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// JavaScript JSON
var myCode = 
{
   message : "Hello World",

   helloWorld : function()
   {
     alert(this.message);
   }
};
myCode.helloWorld();

The above JavaScript code will alert 'undefined'.

To make it work for real the code would need to look like the following... (note the literal path to myCode.message)

// JavaScript JSON
var myCode = 
{
   message : "Hello World",

   helloWorld : function()
   {
     alert(myCode.message);
   }
};
myCode.helloWorld();

My question is... if I declare functions using json in this way, is there some "relative" way to get access to myCode.message or is it only possible to do so using the literal namespace path myCode.message?

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3 Answers 3

up vote 6 down vote accepted

Your first example works, the this value inside the helloWorld function will refer to the myCode object itself, because you invoked it by myCode.helloWorld();

When you invoke a function that is member of an object, this object will be set as the this value of the function.

In this case myCode is the base object of the myCode.helloWorld reference.

There are two more cases about how the this keyword is implicitly, for example, when you call a function that is not bound as property of any object, i.e.:

myFunc();

The this value inside myFunc will point to the global object.

When you use the new operator:

var obj = new MyFunc();

The this value inside MyFunc will refer to a newly created object.

And you can set the this value of a function explicitly, using call or apply:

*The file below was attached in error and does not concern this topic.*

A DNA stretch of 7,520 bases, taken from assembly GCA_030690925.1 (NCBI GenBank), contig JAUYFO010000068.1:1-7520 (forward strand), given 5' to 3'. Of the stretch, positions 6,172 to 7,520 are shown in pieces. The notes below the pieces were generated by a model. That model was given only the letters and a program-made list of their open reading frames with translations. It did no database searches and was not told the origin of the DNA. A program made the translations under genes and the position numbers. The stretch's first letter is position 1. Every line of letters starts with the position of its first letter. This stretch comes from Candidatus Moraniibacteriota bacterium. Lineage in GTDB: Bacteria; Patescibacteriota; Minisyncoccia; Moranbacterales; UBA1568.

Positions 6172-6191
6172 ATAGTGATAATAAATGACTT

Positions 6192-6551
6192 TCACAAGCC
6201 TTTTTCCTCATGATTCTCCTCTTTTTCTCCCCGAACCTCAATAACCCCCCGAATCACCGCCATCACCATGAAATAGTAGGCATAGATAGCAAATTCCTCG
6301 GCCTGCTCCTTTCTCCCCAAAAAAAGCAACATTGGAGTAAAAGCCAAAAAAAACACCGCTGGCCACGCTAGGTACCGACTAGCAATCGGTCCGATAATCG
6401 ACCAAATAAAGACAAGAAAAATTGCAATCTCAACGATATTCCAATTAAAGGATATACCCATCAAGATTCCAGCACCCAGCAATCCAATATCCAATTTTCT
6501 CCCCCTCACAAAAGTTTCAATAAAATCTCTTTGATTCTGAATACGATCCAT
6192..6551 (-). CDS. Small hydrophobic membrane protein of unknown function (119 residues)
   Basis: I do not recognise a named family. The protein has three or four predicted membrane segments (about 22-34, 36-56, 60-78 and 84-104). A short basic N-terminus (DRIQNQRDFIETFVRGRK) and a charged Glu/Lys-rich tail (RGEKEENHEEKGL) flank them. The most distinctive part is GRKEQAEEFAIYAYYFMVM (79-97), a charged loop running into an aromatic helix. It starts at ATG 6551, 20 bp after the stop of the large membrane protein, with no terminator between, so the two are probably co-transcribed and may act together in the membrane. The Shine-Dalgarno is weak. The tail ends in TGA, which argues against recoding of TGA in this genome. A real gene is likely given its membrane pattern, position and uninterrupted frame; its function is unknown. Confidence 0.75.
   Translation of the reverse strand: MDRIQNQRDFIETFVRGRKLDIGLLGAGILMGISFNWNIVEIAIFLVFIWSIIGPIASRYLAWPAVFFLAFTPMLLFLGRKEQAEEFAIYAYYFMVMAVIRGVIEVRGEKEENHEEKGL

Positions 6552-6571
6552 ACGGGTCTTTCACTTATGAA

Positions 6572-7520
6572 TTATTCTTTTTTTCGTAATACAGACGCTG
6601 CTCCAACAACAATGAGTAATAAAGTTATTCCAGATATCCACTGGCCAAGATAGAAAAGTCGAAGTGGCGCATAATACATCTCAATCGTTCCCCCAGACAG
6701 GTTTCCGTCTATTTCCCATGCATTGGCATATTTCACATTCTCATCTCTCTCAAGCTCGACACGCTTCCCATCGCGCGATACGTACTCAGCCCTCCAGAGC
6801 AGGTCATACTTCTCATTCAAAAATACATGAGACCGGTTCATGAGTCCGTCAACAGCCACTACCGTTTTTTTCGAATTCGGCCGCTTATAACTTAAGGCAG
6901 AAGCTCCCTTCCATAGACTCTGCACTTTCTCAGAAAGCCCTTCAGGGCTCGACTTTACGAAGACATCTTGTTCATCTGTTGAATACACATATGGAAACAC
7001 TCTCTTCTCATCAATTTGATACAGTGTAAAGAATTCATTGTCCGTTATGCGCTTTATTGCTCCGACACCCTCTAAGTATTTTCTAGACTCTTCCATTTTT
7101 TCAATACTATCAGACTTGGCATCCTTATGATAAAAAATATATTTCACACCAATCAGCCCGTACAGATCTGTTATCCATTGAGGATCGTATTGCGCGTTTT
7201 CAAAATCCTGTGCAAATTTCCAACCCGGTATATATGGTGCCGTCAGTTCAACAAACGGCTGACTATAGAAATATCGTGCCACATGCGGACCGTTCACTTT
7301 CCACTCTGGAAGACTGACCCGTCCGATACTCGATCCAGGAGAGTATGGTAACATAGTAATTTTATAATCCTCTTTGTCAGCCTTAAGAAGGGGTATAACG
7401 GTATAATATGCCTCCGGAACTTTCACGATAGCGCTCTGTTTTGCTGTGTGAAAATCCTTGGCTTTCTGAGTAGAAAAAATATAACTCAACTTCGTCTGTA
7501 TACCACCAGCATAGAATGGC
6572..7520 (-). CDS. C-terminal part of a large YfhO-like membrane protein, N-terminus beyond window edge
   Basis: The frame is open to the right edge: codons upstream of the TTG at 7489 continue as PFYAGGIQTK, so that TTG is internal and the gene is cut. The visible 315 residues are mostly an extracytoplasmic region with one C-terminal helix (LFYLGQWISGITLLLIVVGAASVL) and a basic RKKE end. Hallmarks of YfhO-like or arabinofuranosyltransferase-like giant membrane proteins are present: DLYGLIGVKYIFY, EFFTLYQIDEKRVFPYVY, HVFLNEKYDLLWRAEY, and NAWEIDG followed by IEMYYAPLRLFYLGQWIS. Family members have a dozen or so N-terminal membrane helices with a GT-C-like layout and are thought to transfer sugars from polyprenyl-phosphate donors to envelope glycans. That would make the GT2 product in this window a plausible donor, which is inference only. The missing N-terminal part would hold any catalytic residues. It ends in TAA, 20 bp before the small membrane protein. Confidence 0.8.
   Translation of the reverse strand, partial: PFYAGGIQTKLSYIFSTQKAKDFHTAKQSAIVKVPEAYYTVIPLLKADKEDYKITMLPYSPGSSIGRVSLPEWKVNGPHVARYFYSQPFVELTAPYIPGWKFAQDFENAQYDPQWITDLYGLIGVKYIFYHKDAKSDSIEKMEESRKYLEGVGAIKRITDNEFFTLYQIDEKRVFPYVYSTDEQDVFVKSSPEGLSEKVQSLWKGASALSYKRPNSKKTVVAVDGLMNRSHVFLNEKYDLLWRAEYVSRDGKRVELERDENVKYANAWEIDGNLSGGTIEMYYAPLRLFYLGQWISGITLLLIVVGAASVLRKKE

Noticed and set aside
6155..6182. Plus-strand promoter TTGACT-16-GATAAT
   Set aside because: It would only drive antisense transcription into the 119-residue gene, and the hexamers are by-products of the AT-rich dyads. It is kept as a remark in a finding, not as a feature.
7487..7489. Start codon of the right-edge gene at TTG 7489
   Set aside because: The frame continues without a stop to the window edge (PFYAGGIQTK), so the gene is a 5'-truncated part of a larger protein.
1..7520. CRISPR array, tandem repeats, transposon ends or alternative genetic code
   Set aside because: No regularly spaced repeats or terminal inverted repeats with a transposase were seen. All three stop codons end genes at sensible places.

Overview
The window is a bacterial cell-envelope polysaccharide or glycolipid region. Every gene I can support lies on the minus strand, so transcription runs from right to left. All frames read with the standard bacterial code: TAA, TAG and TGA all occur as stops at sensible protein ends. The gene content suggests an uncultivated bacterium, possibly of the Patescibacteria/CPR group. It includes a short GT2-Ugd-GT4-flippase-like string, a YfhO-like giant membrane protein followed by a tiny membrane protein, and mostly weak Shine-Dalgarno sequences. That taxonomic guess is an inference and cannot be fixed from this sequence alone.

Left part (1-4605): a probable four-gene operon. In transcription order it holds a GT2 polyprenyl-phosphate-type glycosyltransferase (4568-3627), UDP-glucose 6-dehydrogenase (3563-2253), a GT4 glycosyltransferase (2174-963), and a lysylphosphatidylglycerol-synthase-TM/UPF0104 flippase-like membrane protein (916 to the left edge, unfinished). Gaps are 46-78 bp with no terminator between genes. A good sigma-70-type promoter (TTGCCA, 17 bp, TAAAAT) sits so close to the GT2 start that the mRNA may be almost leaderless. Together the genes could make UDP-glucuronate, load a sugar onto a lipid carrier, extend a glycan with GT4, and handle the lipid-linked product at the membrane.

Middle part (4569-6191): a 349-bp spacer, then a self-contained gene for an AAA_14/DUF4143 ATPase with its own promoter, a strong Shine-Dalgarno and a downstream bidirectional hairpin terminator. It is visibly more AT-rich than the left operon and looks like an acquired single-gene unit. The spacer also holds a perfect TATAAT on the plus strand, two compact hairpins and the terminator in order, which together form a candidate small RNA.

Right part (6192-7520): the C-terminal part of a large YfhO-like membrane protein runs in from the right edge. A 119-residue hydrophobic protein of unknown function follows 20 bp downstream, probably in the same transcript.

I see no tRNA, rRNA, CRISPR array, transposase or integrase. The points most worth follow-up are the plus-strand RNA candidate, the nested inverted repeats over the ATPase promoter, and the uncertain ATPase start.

function test () {
  return this + " World";
}
test.call("Hello"); // "Hello World"

Just a note, that's not JSON, JSON is simply a data interchange format, its grammar differs with the JavaScript Object Literal syntax, for example:

{ foo: "bar" }

The above is a valid JavaScript object literal, but is not valid JSON, JSON requires the property identifiers to be wrapped between quotes, and it has a limited set of data types allowed, for example, you cannot have functions as members of a JSON object.

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No.

First of all, this is not JSON. What you have here is just an object literal. JSON is a data format, and doesn't support functions.

Second, is an understanding of how this binding works.

Unless explicitly bound via call() or apply() or used inside the method of an instantiated object, this always refers to the current window object.

Since you define myCode as an object literal, the "instantiated object" case doesn't apply. Also, you aren't using call() or apply() so those don't apply either. So in the code of your first example, this is equal to window which is why you get undefined (since window.message is undefined).

You already know one way around this - your 2nd code snippet. Your other choice is to actually go ahead and use call() or apply().

var myCode = 
{
   message : "Hello World",

   helloWorld : function()
   {
     alert( this.message );
   }
};
myCode.helloWorld.call( myCode );

This way, you are basically telling Javascript to use myCode as this and it will work as expected.

Another option is to make myCode instantiable.

var myCode = function()
{
  this.message = 'Hello World';
  this.helloWorld = function()
  {
    alert( this.message );
  }
}
var mc = new myCode();
mc.helloWorld();

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1  
No, this refers to the global object only when there is no base object in the reference being invoked, for example, myFunc();. In his example, the base object is myCode and it works, myCode.helloWorld.call( myCode ); is redundant. –  CMS May 5 '10 at 22:04
1  
What CMS said.. –  Tim Down May 5 '10 at 22:12
    
That's what I get for posting after 3 beers. ¡Feliz Cinco de Mayo! –  Peter Bailey May 5 '10 at 22:19
    
Count me in next time you drink beer –  Rolf Aug 16 '13 at 3:41

CMS hit the nail on the head, if you want more info you could check out http://www.scottlogic.co.uk/blog/chris/2010/05/what-is-this/

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